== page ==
5 Ways to Beat Work-From Home Burnout
If you’re working remotely and feeling burned out, you’re not alone. A survey by Monster, an online employment platform revealed that 69% of remote employees are experiencing burnout.
You may have burnout if you experience the following symptoms:
Increased exhaustion or energy depletion
Decreased engagement at work
Increased feelings of job-related negativity or cynicism
Reduced productivity or efficacy
The negative effects of burnout can extend beyond the workplace and into your home and personal life. Burnout can also increase your risk of getting sick and developing chronic conditions.
Fortunately, there are steps you can take to reduce your stress and risk of burnout while you work from home. Here are some strategies to try:
1. Create a schedule.
When you’re at home, it can be difficult to step away from work when your day is done. This can cause you to work longer hours than normal. As such, set a schedule and only work the hours you normally would if you were in the office.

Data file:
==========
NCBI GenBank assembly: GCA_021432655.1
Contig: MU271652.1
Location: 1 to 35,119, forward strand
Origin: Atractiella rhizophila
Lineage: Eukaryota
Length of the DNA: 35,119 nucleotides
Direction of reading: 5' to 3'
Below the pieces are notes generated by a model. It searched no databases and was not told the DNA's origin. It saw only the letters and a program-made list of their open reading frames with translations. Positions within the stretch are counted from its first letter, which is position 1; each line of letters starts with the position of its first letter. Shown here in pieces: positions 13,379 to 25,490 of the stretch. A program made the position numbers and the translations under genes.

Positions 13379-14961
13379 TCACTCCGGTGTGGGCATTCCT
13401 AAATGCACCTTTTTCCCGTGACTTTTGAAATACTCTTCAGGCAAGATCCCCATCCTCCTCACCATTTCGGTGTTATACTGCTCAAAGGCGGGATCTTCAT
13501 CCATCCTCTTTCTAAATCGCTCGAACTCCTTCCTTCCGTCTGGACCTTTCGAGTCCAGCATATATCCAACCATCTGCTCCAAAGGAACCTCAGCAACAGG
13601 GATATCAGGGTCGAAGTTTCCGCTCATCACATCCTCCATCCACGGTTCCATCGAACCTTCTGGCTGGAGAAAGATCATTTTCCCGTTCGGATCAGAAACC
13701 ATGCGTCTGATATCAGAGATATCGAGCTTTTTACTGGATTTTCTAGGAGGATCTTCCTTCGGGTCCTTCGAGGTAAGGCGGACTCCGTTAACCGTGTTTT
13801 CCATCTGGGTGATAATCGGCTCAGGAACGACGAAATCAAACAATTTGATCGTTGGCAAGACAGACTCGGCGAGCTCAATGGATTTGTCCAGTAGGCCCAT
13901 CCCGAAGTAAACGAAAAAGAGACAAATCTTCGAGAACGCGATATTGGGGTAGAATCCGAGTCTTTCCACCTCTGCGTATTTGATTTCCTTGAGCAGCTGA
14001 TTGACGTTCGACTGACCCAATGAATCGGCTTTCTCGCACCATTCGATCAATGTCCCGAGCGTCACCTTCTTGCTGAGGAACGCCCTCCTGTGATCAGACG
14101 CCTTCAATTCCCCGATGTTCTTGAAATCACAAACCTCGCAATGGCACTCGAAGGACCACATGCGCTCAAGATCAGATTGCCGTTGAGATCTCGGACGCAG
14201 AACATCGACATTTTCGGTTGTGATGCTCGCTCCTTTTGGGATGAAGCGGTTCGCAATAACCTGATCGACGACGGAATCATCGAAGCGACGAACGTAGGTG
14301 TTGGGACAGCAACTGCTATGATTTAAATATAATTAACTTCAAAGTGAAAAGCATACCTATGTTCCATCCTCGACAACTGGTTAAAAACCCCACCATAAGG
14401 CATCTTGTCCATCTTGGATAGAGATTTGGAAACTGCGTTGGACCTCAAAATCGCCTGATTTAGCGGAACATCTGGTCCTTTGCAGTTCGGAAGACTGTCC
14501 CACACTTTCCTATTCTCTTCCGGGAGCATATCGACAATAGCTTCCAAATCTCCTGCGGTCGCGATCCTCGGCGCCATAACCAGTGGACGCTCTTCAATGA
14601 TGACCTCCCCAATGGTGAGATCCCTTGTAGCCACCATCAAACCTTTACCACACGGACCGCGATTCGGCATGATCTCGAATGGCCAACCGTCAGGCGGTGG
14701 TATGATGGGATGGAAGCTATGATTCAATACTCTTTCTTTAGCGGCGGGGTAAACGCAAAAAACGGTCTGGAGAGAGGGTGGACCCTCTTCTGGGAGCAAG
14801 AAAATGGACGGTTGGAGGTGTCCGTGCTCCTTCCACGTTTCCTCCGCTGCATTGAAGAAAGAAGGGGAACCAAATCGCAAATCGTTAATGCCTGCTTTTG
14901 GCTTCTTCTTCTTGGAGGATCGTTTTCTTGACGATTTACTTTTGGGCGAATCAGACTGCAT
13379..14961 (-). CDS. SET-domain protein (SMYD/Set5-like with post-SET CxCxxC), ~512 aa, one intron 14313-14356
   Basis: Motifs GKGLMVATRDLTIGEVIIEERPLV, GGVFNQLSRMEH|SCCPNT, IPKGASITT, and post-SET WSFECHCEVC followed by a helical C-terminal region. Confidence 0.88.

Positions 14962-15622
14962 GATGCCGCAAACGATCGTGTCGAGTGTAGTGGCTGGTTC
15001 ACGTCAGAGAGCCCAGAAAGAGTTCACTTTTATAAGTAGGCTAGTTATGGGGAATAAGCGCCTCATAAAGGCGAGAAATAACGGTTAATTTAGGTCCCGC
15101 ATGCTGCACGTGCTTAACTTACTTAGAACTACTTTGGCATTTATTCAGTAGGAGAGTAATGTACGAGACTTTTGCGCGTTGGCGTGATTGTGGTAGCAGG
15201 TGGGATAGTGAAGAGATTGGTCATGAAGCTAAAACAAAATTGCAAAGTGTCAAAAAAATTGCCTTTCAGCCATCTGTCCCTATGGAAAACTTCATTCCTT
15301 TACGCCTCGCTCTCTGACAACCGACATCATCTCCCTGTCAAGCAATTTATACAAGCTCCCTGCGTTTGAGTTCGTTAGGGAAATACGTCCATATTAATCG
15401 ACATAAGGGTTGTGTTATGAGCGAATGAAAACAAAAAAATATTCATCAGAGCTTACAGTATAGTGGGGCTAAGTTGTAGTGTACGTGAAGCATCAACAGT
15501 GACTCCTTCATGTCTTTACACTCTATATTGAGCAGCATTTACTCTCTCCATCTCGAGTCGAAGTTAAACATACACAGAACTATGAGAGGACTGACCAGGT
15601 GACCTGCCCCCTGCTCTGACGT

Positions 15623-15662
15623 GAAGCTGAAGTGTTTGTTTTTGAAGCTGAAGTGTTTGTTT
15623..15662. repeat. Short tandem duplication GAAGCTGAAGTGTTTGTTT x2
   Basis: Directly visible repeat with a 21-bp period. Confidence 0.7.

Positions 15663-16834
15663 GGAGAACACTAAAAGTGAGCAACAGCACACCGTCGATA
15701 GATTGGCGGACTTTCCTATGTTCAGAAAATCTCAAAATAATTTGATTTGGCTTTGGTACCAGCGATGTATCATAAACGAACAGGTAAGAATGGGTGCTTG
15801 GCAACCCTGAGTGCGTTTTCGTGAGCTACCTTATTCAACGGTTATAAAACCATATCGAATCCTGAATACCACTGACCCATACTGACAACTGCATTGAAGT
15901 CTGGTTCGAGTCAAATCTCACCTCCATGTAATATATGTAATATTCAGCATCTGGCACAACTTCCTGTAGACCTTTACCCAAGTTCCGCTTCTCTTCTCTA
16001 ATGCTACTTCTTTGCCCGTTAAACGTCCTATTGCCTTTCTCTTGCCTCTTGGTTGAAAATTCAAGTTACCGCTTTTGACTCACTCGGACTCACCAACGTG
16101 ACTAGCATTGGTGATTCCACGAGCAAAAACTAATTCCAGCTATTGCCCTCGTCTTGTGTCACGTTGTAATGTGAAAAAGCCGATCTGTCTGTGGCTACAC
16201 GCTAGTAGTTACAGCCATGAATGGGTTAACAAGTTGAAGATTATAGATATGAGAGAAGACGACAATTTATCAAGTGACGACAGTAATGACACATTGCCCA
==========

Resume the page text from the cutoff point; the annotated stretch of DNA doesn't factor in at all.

2. Plan and prioritize.
When you’re feeling stressed out, don’t panic. Make a list of the tasks you need to complete, and set realistic deadlines.
3. Focus on what you can control.
Stressing out about the pandemic, the news, and your household mental load can add to your workplace stress. Take a deep breath and focus on the tasks you can control.
4. Use available mental health resources.
Many employers have expanded their mental health resources to include employee assistance plans, telemental health coverage, and discounted or free virtual counseling to help employees cope with the stresses of pandemic life.
5. Ask for help.
Sometimes the best way to overcome your workplace stress is to ask your peers or superiors for help. Also, consult your friends or family for insight on how to reduce your stress.
Implementing healthy coping mechanisms—such as exercising, hanging out with friends, or taking time off from work—can also help alleviate your stress. If you feel like you’re burned out, you should talk to your supervisor or manager, as they may be able to help you reduce your job stress or direct you to valuable workplace resources.